The researchers found that turtle ants have evolved towards more specialization and vice versa.
Tree turtle ants stand out among others by the appearance of their soldiers - or rather, unusual heads. Some of them have heads similar to sewer covers: this allows them to block the entrances to the anthill. Other soldier ants have heads that are close to a rectangle, and insects can use them to create something like a living wall.
Such a variety of forms shows how species evolve, occupying increasingly narrow ecological niches. However, an article published in the Proceedings of the National Academy of Sciences argues that evolution does not always move towards more specialization - sometimes it turns a species into “generalists”.
"It's generally accepted that once a species specializes, it gets stuck in a very narrow niche," says co-author Daniel Cronauer, an expert in social evolution and behavior. "But tortoiseshell ants are an interesting case of a dynamic evolutionary trajectory with a lot of multidirectional shifts."
In these soldier ants, there is an almost fourfold difference in head size between the largest and smallest insects. “To make this easier to imagine, I often say that the smallest species [of the soldier tortoise ant] can sit comfortably on the largest head,” explains lead author Scott Powell. This size depends on the types of passages in the nest that the insect must guard. At the same time, tortoise ants do not make tunnels on their own: they use the moves made by tree beetles.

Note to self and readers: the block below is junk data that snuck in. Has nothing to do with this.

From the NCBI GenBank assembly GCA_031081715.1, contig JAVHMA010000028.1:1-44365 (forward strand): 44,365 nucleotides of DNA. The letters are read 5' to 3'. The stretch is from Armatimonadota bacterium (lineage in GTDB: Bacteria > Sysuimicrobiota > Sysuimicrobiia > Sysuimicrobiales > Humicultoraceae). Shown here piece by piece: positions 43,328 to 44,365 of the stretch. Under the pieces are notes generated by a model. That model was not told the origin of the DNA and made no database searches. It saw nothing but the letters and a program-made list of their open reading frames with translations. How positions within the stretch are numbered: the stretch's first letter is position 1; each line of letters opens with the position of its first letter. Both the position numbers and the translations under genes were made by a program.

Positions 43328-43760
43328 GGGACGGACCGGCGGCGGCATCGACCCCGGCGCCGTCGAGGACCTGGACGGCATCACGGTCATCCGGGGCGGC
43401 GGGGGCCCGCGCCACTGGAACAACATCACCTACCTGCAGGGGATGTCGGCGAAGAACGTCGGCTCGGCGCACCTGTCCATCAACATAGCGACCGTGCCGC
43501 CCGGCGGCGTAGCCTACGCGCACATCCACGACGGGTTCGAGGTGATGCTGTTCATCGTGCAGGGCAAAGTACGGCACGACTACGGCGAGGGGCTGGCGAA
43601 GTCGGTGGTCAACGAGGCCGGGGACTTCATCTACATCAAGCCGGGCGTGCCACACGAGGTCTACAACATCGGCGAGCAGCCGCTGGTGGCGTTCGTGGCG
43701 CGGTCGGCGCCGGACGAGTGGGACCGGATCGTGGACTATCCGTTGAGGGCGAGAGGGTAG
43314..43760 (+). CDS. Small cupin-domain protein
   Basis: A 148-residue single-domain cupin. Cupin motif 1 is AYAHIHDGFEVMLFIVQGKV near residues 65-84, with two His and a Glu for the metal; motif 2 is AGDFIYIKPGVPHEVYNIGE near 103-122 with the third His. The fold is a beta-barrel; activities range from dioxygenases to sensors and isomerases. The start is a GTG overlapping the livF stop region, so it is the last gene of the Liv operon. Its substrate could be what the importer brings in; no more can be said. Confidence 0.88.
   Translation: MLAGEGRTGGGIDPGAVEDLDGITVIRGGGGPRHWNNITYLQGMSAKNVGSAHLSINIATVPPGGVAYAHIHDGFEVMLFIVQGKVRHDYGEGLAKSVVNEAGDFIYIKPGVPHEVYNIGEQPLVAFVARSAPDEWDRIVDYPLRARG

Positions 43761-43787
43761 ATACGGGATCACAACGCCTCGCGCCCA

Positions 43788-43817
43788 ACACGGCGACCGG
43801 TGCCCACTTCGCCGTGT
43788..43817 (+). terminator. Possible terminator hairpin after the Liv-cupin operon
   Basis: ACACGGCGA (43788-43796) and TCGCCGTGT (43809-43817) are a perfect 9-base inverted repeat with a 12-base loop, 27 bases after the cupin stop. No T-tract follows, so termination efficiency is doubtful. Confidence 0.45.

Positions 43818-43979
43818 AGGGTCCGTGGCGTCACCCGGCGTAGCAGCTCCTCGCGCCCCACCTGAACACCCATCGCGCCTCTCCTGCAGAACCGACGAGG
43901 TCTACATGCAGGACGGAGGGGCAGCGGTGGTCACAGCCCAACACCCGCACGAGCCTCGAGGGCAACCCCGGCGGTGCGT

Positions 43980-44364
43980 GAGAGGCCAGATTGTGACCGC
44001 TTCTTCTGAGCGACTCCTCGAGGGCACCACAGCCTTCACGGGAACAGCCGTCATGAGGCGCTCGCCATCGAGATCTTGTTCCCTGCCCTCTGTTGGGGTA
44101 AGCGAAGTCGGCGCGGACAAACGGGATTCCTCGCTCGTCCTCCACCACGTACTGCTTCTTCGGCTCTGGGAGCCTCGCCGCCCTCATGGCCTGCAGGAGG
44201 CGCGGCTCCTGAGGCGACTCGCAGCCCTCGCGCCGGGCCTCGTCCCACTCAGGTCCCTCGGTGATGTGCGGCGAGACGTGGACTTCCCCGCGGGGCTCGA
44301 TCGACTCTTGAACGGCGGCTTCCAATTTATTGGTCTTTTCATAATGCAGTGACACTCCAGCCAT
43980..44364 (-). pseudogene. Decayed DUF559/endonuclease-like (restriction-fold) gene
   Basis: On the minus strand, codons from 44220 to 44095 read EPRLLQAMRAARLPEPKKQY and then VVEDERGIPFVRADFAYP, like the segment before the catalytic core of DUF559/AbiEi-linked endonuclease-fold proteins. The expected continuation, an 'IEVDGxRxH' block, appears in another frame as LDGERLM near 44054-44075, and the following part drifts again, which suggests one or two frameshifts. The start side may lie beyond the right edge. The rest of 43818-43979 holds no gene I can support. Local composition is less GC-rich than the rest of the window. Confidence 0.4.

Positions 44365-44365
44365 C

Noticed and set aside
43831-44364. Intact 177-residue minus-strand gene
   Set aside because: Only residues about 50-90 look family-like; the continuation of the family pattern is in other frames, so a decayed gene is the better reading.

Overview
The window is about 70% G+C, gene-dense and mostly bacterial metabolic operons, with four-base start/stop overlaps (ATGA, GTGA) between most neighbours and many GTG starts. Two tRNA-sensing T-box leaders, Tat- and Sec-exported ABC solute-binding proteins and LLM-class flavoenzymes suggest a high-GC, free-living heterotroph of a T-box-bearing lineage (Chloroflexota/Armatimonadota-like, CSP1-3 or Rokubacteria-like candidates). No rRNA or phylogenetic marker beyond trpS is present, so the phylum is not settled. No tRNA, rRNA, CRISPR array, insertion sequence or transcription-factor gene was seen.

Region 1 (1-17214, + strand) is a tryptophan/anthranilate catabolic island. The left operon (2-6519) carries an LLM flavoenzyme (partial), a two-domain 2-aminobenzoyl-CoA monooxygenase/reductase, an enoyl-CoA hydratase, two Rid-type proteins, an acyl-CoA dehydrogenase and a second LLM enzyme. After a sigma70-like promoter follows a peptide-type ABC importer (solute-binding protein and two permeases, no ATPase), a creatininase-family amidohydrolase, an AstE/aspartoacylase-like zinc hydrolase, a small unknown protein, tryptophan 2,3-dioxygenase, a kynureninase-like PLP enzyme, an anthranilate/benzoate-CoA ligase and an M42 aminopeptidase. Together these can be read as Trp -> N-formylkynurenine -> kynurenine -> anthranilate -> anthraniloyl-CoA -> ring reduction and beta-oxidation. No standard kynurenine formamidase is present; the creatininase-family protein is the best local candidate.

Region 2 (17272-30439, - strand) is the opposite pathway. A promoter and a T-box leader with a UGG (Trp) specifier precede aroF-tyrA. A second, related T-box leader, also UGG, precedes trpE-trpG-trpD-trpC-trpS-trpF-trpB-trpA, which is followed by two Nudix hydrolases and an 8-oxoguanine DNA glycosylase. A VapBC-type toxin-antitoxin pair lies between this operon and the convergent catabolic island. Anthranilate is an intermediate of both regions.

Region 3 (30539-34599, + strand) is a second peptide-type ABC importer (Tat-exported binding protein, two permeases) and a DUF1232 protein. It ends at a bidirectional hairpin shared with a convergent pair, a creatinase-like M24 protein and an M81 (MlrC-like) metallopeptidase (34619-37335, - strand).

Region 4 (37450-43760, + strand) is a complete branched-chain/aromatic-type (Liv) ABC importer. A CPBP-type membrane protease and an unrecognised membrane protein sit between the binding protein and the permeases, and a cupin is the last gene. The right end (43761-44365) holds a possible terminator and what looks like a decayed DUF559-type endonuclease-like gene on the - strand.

The ratio between the heads of the soldiers can provide a uniquely clear picture of the natural selection among these creatures. To investigate the evolutionary pathways that led to the emergence of different forms, the researchers grouped 89 species of tortoise ants based on their head type. The researchers then studied the evolutionary relationships between these species using previously collected genetic data.
If evolution were a one-way road, then the first turtle ants, which appeared about 45 million years ago, would surely lack soldiers. They then had to evolve from non-specialized to specialized ones, with different head shapes.
However, scientists have shown that this was not the case. The common ancestors of modern turtle ants were already specialized in a certain way and had a square head. Subsequently, they formed a huge variety of species - both those with a wide variety of head shapes among the individual soldiers, and those who have no soldiers at all in the social structure. In some cases, more specialized species changed the direction of their evolution, turning from specialized species to more "wide-profile" ones.
According to the researchers, this work not only demonstrates an example of reverse evolution, but also shows how amazingly flexible nature can be, adapting the shape of an organism to the context of the environment. “The space evolution plays in is actually a little wider than previously thought,” sums up Cronauer.